Academic journal article Family Relations

Father Involvement and Early Intervention: Effects of Empowerment and Father Role Identity

Academic journal article Family Relations

Father Involvement and Early Intervention: Effects of Empowerment and Father Role Identity

Article excerpt

Under Part C of The Individuals with Disabilities Education Improvement Act of 2004, states are required to provide services to children under age three who are at risk for developmental disorders while also providing families with information about caring effectively for their child with special needs. The Tennessee Early Intervention System (TEIS) provides a bridge between families of children with special needs and the services available within the community through the provision of family-centered services (Tennessee Department of Education, 2013). Family-centered services encourage parents and professionals to work within the context of the family and the family's daily routines; among other results, parental empowerment is an expected outcome (Higgins, 2005; Wang et al., 2006). The present analysis focuses on fathers in the TEIS program whose children were previously diagnosed with developmental delays and identifiable disabilities, including, but not limited to, cerebral palsy, autism, spina bifida, Down syndrome, and speech and/or hearing disorders and who were participants in the TEIS service program. Finding evidence that links empowerment to more active involvement with children among fathers who are program participants could provide additional support for programmatic reliance on family-centered approaches. Exploration of that link shaped the research questions that guided this analysis.

Family-Centered Care, Empowerment, and Father Involvement

Interactions between families of young children with disabilities and service providers in statewide birth-to-3 programs that are enabling and empowering have been associated with several beneficial family outcomes. For example, in a meta-analysis of 47 studies that included more than 11,000 participants, Dunst, Trivette, and Hamby (2007) found in the majority of studies that family-centered practices were strongly associated with a variety of positive parent, family, and child behavior outcomes. The concept that was examined more often than other family support concepts was family empowerment. Empowerment refers to an individual's ability to mobilize and apply strategies that lead to greater control over one's life by influencing their interpersonal and social environments (Dempsey & Dunst, 2004). In the field of early intervention, the concept of empowerment involves the restructuring of traditional relationships between parents and professionals from one that historically has been paternalistic, and sometimes demeaning, to one in which professionals collaborate with parents in the decision-making process, treat them as partners, and communicate with them in respectful and valued ways. In more recent meta-analytic studies, Dunst and his colleagues have presented further support for the broad, empowering effects of family-centered practices (Dunst & Trivette, 2009; Trivette, Dunst, & Hamby, 2010). These findings are based almost exclusively on samples of mothers or mixed samples that included too few fathers to conduct separate analyses. At present, we do not know whether the empowering effects of family-centered practices promote greater involvement with children in fathers who participate in birth-to-3 early intervention programs.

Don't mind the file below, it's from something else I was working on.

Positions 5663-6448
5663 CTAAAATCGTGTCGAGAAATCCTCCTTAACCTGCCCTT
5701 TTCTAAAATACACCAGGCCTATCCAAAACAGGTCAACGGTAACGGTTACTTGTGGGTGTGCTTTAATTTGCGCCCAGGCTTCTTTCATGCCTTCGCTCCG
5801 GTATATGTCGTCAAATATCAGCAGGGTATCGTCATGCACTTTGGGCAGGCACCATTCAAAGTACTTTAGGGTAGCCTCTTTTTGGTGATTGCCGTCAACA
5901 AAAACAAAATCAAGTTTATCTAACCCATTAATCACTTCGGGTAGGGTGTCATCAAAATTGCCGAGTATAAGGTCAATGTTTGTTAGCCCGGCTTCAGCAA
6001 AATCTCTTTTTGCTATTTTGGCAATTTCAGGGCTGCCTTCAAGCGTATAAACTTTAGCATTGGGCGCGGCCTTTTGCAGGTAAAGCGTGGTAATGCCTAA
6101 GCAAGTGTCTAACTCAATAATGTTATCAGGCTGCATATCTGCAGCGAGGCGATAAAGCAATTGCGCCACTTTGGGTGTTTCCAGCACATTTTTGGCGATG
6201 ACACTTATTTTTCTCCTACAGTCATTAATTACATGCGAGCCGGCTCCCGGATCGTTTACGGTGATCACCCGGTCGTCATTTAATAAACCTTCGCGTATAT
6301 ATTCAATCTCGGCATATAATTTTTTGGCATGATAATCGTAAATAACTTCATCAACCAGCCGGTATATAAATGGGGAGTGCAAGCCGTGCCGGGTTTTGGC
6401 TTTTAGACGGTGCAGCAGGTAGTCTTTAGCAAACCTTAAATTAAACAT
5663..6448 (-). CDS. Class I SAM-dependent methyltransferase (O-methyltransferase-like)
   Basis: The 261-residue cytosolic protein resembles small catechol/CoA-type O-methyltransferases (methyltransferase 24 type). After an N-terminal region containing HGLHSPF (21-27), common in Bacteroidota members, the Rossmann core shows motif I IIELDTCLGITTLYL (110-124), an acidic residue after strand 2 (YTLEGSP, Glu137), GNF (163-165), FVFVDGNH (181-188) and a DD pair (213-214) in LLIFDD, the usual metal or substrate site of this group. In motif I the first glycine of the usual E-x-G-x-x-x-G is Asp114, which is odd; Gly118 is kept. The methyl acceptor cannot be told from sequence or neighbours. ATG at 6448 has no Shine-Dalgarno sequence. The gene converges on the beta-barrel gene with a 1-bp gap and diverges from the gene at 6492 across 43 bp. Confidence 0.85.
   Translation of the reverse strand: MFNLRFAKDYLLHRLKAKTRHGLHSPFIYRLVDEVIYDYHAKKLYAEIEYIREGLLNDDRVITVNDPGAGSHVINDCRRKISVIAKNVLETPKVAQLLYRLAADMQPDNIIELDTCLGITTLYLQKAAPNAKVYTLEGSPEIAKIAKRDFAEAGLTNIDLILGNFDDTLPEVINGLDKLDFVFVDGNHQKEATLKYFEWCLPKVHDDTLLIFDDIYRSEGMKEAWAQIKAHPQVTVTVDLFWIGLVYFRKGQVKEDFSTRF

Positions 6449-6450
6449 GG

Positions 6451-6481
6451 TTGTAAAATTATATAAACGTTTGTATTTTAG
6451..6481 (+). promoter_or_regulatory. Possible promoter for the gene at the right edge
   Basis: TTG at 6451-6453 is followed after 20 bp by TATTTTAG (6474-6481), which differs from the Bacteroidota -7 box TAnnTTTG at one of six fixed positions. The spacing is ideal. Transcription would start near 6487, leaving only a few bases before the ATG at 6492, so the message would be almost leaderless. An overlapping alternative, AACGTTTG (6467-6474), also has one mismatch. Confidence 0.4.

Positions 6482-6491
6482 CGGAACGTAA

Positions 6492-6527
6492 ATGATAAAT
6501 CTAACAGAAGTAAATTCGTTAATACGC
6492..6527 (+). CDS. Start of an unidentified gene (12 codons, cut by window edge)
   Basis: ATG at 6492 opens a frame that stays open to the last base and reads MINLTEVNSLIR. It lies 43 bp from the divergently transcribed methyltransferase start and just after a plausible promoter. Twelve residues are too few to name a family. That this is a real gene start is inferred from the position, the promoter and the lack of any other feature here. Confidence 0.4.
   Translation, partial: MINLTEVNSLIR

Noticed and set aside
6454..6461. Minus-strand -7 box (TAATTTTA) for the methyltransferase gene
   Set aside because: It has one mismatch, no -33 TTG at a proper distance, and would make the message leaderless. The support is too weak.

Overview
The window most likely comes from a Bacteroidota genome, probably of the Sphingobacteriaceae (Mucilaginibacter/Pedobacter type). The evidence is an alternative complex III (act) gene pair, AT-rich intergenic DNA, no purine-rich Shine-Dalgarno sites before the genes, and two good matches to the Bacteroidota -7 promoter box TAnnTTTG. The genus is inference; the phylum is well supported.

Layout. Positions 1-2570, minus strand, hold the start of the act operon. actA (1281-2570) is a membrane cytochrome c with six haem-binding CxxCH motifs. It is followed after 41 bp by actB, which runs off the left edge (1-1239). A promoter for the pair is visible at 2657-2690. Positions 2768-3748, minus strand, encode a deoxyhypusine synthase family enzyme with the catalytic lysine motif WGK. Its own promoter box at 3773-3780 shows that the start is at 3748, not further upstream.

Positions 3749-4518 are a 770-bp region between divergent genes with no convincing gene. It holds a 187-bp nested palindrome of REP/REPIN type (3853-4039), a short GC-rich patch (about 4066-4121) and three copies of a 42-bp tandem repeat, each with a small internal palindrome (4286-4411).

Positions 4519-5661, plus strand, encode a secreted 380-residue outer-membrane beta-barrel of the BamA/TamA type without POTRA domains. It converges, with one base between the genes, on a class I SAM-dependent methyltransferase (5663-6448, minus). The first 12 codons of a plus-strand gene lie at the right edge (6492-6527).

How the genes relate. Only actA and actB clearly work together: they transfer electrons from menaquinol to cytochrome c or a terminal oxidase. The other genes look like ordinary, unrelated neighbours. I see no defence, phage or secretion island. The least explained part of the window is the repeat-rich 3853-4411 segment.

The conceptualization of father involvement (FI) has shifted over the past several decades from simplistic dichotomies of presence- absence, to consideration of the amount of time men spend with their children, to recognition of the multidimensional nature of men's relationships with their children. Two of our measures of FI build on the work of many scholars (Bruce & Fox, 1999; Hofferth, 2003; Lamb, Pleck, Charnov, & Levine, 1987; Pleck, 2007) and include father's interactive play with his child and caretaking of the child. A third measure was used to address the finding that many fathers may find it difficult to attach affectively to a young child with special needs, particularly when the child's disability is severe (Lamb & Billings, 1997). …

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